Last week, former NBC News correspondent Ed Rabel excoriated local news, saying the industry is “populated by bubble-heads and glib, young, sometimes pretty know-nothings.” WXII president and general manager Hank Price disagrees, making the case in TVNewsCheck that “leading stations with strong newscasts find themselves offering more services to more people than ever before”:
With the unfortunate weakening of local newspapers, television news has also taken the lead in “accountability journalism,” the investigative, political and consumer journalism that holds government, institutions and businesses accountable to the public.
Perhaps most important, the people who work at television stations live in and are part of their communities.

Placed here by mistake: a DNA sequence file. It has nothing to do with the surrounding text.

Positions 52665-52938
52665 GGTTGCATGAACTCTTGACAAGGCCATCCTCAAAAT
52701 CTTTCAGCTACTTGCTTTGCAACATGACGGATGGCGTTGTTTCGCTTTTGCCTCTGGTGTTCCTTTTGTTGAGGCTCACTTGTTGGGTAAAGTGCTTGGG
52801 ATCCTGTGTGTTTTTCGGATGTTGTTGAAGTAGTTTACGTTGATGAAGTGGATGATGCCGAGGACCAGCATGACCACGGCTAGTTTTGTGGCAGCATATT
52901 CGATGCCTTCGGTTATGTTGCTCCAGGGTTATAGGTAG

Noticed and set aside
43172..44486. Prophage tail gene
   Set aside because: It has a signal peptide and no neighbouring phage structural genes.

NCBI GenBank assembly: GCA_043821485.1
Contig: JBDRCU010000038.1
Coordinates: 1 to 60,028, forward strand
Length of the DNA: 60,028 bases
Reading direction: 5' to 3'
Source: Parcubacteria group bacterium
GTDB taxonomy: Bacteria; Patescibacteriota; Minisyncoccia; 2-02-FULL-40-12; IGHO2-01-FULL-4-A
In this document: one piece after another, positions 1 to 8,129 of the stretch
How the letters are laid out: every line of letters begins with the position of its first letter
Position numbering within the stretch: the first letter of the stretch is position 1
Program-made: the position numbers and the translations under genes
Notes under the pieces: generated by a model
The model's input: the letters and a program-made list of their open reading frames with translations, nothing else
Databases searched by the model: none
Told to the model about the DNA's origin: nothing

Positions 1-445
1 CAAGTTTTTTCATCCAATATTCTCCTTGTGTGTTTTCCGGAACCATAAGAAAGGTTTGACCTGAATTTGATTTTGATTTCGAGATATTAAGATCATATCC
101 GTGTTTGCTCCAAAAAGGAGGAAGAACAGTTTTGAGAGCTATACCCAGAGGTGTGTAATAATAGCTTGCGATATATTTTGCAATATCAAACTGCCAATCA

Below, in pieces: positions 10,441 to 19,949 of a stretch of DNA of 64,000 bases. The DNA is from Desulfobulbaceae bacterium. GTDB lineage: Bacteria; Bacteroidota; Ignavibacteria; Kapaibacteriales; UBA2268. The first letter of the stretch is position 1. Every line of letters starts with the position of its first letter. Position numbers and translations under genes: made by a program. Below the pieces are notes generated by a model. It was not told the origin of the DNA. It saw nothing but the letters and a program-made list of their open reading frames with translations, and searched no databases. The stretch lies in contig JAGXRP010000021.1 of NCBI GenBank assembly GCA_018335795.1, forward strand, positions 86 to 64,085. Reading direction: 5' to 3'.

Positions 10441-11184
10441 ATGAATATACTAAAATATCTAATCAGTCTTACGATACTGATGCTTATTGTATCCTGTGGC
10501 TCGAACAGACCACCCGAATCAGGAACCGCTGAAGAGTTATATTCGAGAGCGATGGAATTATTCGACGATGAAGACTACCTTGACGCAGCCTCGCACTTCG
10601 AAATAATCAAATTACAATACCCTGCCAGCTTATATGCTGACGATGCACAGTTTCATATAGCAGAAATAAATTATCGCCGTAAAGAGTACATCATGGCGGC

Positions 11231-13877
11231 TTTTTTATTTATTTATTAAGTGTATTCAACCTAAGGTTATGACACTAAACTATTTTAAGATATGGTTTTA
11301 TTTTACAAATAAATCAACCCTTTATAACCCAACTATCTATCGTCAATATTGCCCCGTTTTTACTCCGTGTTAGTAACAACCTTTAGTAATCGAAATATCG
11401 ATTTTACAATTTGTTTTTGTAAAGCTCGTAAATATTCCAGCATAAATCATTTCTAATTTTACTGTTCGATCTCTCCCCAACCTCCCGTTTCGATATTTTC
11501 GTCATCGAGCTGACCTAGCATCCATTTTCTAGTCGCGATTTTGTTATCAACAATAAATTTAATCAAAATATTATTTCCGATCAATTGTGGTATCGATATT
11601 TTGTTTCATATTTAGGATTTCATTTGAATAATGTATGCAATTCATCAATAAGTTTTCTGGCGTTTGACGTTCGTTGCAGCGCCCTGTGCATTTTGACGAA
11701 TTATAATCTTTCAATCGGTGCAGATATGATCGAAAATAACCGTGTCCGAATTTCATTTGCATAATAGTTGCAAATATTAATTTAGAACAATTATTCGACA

That sense of community is the reason … North Carolina’s television and radio stations, working together in our state association, the NCAB, [last year] decided to create the largest Vietnam veterans’ “welcome home” celebration ever held.
More than 70,000 people attended. Every television news station in North Carolina produced stories leading up to the event. Stations donated more than $1.5 million in public service announcements, and they jointly aired the event live, all at no charge and with no advertising. No other medium could have pulled it off.
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